That quote from me was in the section of my post about my reaction to your argument. The purpose of that section was to try to communicate why, given my morals and the morals of many posters in this thread, your suggestion to deliver instead of abort is so abhorrent. I am quite aware that this argument won't convince you to change your mind: I was hoping that the argument would convince you that the right to late term abortions is emotionally important to many of the people arguing with you, for reasons that are internally consistent and follow from our axioms.

Personally (and I'm pretty sure I'm the only person in this thread completely comfortable with this position) I am morally supportive of infanticide. However, that is not at all necessary to make my moral position internally consistent. After a full term birth, the contribution of the mother to the infant's future health can be replaced by anyone. Before the full term birth, only one person, the person whose uterus the fetus is inside, can give the fetus its best chance for a healthy future. Your suggestion to "simply" induce labor, pre-term, without a health advantage for the mother or the child, is currently impossible because it's ethically abhorrent to the medical profession. Inducing preterm labor is causing harm, and no ethical medical professional will do it just because someone wants to get rid of a fetus in her uterus. Ethical doctors will preform late-term abortions, but they will not induce labor as an alternative to abortion.

Your suggestion is a fiction, not a practical plan. Because almost all women who want "late-term" abortions don't want to increase the medical burden on neo-natal ICUs, the financial burden on the social safety net, or the number of health issues in the next generation of people in our society, if given only the choices to induce labor or carry the baby to term, these people (following the mainstream morals of our society) will carry the baby to term. Your suggestion would functionally outlaw abortion beyond 24 weeks.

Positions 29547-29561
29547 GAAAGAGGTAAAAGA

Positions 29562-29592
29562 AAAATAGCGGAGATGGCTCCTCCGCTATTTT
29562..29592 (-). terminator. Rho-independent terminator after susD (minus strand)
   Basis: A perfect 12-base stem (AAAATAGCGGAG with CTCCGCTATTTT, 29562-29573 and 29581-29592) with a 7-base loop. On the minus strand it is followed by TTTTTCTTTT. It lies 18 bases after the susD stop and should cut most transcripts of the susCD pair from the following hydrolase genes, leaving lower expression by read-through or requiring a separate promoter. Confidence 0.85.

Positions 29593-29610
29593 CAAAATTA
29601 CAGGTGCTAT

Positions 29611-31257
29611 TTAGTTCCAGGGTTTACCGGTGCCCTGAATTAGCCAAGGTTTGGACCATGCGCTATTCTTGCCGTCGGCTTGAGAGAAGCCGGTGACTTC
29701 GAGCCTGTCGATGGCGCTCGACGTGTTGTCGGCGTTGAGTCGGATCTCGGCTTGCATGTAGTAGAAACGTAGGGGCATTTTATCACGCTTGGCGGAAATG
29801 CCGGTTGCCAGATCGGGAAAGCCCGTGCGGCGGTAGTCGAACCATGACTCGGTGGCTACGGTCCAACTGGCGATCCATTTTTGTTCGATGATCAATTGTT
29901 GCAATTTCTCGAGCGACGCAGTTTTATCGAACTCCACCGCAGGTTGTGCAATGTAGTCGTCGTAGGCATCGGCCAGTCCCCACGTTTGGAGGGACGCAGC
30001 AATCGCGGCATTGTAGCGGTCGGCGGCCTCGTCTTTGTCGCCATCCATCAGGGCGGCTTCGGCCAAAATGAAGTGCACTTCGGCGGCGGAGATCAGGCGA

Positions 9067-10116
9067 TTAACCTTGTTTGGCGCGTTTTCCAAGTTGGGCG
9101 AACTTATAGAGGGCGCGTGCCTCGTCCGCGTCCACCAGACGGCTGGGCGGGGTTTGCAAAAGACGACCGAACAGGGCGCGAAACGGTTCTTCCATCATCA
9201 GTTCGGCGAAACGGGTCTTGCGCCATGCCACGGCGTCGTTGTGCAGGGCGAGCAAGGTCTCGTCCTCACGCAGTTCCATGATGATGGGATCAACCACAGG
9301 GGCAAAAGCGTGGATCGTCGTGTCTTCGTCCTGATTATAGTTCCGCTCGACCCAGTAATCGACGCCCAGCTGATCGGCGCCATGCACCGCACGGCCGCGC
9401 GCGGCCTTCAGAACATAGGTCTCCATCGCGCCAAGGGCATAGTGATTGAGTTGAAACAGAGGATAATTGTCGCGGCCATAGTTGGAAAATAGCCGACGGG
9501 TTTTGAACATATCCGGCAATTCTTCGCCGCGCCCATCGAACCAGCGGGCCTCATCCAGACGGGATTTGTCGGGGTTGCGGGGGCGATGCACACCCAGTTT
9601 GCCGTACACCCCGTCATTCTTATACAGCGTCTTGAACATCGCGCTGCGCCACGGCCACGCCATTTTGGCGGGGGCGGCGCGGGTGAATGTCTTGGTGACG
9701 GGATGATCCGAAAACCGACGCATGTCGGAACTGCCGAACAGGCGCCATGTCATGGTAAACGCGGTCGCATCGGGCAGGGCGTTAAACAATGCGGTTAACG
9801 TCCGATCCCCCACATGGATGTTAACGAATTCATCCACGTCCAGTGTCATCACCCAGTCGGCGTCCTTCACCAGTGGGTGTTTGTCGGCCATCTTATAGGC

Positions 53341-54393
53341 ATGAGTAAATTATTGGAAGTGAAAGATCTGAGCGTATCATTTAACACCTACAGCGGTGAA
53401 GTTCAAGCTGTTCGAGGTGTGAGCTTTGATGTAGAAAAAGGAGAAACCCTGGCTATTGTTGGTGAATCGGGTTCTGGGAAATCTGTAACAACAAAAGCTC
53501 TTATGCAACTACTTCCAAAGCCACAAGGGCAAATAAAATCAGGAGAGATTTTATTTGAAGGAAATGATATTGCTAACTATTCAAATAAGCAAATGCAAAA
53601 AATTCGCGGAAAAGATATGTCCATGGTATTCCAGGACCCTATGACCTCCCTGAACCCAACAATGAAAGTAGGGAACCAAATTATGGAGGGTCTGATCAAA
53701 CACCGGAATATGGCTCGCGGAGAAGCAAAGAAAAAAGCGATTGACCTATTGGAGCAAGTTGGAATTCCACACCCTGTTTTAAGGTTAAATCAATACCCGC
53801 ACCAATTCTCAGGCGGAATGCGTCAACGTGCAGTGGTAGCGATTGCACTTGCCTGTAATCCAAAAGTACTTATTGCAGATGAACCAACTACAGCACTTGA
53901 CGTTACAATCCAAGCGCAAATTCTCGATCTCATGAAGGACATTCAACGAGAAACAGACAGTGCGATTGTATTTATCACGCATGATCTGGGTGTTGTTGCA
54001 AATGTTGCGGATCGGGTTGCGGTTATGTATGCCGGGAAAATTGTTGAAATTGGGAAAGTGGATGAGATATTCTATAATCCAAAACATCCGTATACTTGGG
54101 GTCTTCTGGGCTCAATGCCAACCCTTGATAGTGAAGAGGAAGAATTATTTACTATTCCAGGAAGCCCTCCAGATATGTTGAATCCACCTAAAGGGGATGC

FireZs wrote:And on the flip side, the cost of allowing abortions in any and all circumstances no matter how late, is that for the sake of moral purity, you allow the 0.001% of late-term-not-for-health-reasons abortions to go through that aren't really very justifiable, and what that does is that you give the pro-lifers a cudgel to hammer the 99.999% of early abortions that most people have no problem with. Your position is actually hurting the pro-choice cause for not that much gain.

FireZs wrote:And also, from my practical experience, when you insist that women abortions at 38 weeks must be allowed, the political reality is that you're going to lose people in the middle, and that just gives pro-lifers opening to potentially make their plans a reality.
First of all, when you are arguing that fetuses with a 50% chance of viability should be born instead of aborted, you're talking about embryos at about 24 weeks, not at 38 weeks. Most fetuses at 38 weeks of gestation are not even "premature", because they have "reached the level of fetal development that generally allows life outside the womb" (quote from the Wikipedia article on preterm birth). People in this thread are not arguing with you about 38 week fetuses.

More importantly, I am personally convinced that you've completely misread popular opinion, and opinions of the people you've talked to. As I explained above, it is against current medical ethics to induce premature labor without health reasons to do so. Most people would be horrified at the idea of greatly increasing a baby's health risk simply in order to give a person freedom from being pregnant. Your plan would greatly increase the public outcry against a woman's right to be able to be not pregnant.



I do not expect this post to chance your mind. Many people have tried to change you mind, and have failed. However, I do hope to help you understand that the people you are arguing with here do have internally consistent positions, that we aren't being willfully obtuse by rejecting your suggestion that all "late-term" abortions should simply be replaced with inducing premature labor.

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Re: Abortion and Women's Rights

Postby Izawwlgood » Tue Mar 22, 2011 1:24 am UTC

FireZs wrote:Izzawwlgood's point about abortion procedures killing the baby meaning that the abortion procedure itself is undertaken specifically for the purpose of saving the mother's life without considering the motivation for the abortion in the first place is what I'm referring to with that line you quoted, since if we just throw out the purpose of deliveries and just do what's "least risky" for the mother, we'd deliver the baby dead every time, never mind that that's not the point of a delivery at all, just like that's not what the point of an abortion is.